I needed an in depth course on SuSE 10 and thought this would be it. Unfortunately, the authors wrote as if they got paid by the page. They would regularly rehash what they had discussed in the last section as if the "last section" wasn't still visible half-way up the page and they would constantly give instructions about neophyte computer skills such as how to pull off a ctrl-D or put a CD into a drive (shinny side down, apparently). But, when more information was definitely called for, such as when they list a shell command with half a dozen options, they would suddenly become quite sketchy. I didn't expect a complete command list for Linux that described every option, but if you rattle off a command with a sizable chunk of the alphabet as options, then maybe a brief description of what you're suggesting someone do on their computer is in order. Another annoyance is the authors' insatiable desire to give everyone a few history lessons along the way. If I need to know the back-story of Linux, the various other Novell products, Linus Torvalds, the Internet, the ISO OSI model or the personal computer, I'll look it up online. I needed an in depth course on SuSE 10. Instead, I got a bloated introduction riddled with inane redundancy, tangential trivia and dubiously helpful instructions while completely lacking in any comprehensive detail. This book was at least four times as long as was needed for their level of instruction.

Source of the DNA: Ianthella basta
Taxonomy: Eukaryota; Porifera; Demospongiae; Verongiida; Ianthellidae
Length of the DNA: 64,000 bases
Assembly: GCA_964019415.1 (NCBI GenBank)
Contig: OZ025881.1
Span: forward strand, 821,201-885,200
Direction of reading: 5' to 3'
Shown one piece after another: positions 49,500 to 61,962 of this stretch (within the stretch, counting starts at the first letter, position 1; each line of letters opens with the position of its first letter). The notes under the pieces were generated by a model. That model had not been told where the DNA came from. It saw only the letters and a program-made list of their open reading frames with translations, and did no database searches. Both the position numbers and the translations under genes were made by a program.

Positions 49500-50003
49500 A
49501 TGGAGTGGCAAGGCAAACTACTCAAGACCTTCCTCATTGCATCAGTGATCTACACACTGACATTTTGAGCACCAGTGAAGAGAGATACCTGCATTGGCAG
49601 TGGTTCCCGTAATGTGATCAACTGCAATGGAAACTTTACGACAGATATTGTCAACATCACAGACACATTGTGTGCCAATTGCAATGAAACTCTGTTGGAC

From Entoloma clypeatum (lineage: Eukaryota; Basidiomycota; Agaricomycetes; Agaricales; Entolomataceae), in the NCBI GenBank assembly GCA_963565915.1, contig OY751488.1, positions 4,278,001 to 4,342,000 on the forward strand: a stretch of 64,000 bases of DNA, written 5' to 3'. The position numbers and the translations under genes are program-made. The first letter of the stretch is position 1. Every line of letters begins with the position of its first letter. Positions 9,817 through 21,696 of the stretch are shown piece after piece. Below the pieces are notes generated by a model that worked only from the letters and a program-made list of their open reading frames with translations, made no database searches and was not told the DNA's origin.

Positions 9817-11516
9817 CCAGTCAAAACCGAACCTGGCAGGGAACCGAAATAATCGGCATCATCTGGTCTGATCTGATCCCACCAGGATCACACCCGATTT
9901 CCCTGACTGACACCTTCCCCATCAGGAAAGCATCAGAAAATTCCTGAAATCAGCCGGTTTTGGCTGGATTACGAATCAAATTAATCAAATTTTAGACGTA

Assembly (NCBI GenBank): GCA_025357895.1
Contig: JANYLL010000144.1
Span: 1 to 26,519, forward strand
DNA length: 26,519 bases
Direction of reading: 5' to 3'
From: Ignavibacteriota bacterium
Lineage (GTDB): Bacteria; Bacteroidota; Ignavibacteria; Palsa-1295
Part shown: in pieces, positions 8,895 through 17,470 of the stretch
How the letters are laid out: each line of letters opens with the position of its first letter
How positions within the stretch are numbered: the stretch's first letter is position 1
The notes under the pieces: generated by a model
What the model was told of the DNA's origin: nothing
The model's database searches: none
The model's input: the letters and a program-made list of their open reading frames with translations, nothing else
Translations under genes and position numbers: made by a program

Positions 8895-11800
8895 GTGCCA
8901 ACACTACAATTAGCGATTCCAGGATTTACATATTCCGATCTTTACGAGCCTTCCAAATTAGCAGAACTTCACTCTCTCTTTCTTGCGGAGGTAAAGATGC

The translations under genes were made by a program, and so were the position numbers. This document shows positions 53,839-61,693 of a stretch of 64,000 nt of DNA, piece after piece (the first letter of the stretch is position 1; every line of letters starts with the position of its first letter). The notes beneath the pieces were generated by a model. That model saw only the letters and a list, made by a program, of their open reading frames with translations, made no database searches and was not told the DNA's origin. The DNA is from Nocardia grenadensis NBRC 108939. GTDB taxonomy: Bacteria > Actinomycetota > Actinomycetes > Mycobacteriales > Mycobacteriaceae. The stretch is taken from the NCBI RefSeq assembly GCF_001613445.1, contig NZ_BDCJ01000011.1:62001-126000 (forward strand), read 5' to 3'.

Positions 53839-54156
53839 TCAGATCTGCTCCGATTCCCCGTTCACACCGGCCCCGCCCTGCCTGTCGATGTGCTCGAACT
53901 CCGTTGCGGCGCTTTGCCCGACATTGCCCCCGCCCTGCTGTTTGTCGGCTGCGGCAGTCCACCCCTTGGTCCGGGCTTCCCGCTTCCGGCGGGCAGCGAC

I would have given the book 1 star, but the DVD with SuSE 10 on it was great once I added a few applications and updates. After playing around with over 15 different distros, I've settled on SuSE. The current version is head and shoulders above anything else I've tried and a new version (OSS 10.1) is due out any time. If you need a great Linux OS, I highly recommend SuSE 10.x, but if you need to learn about it, I would suggest a different book.